South Australia’s economic future will be a bit brighter thanks to the crucial defence investments the state has received, according to Minister for Defence Industry Christopher Pyne.
Speaking at the AmCham Luncheon in Adelaide, Minister Pyne took aim at fellow South Australian politicians who have criticised him and the government's defence investment in South Australia, arguing the lion's share of Defence's naval spend will have generational benefits.
"These opportunities will have a life measured in decades, in generations – infinitely longer than those whose misinformed postulations struggle to survive in the media cycle for more than a few hours at a time, yet keep on coming," said Minister Pyne.
"These people claim to be the only politicians South Australians can trust, yet all they offer are armchair critiques and endless variations on the old states versus Canberra blame game."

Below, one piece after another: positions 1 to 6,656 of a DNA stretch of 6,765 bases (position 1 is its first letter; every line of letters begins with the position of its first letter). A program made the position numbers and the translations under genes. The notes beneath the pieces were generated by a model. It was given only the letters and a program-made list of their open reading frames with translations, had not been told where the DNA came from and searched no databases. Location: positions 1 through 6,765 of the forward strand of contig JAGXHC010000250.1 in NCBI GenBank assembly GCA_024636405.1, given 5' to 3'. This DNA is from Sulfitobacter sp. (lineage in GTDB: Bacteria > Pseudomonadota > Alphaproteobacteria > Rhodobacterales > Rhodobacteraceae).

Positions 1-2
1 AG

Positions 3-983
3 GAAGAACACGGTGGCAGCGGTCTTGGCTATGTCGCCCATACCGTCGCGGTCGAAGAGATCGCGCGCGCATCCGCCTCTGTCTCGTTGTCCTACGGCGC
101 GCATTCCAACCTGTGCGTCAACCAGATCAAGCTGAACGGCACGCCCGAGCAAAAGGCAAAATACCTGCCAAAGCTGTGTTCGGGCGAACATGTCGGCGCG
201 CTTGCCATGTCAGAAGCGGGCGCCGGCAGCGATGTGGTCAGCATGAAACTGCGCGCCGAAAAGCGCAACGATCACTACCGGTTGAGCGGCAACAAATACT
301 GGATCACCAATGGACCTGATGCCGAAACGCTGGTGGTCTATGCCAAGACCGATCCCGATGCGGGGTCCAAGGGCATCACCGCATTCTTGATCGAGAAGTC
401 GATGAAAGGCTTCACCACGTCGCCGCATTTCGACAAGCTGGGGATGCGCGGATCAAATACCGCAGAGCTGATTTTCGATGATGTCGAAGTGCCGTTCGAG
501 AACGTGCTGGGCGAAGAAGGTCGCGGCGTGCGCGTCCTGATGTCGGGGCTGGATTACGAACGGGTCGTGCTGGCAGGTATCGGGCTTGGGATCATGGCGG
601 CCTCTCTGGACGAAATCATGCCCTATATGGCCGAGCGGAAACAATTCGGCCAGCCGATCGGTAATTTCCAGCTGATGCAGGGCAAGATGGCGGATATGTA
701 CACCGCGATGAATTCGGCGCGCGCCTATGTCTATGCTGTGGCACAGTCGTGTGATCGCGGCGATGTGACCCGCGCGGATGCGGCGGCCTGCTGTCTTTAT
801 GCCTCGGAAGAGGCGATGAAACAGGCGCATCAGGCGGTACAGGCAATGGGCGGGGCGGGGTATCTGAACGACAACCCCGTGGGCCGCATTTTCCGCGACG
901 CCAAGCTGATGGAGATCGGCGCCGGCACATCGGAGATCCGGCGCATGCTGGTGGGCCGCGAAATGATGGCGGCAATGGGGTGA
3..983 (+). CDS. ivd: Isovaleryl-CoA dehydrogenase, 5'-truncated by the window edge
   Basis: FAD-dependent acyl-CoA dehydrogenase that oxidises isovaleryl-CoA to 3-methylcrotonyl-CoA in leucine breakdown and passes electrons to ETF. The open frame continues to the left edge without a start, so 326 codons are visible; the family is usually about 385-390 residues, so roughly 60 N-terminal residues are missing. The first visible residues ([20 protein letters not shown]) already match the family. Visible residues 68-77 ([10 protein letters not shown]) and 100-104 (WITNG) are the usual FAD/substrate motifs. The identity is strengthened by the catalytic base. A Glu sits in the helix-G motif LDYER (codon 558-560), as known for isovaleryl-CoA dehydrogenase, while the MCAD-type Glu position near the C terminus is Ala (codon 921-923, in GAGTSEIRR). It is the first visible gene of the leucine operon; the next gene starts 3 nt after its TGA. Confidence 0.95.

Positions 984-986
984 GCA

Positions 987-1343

In mid-August, South Australian senator Nick Xenophon accused Minister Pyne and the federal government of giving Adelaide-based shipbuilder ASC Shipbuilding an execution notice by not mandating the use of an Australian shipbuilder in the Future Frigates Project tender.
At the luncheon, Minister Pyne insisted the workforce at ASC's Osborne shipyard will play an important role in the upcoming naval shipbuilding projects.
"The workforce at Osborne remains critical to our continuous build programs," said the minister.
"Osborne’s workers will be in high demand, with new calls on their skills and initiative regardless of the shipbuilders and contracting models selected to deliver our new vessels.
"We will need an additional 5,000 skilled workers at Osborne between now and the mid‑2020s, along with a further 10,000 workers nationwide to support sustainment activities and industry supply chains."
Two Offshore Patrol Vessels, nine Future Frigates and 12 Future Submarines will be constructed in South Australia, at Osborne.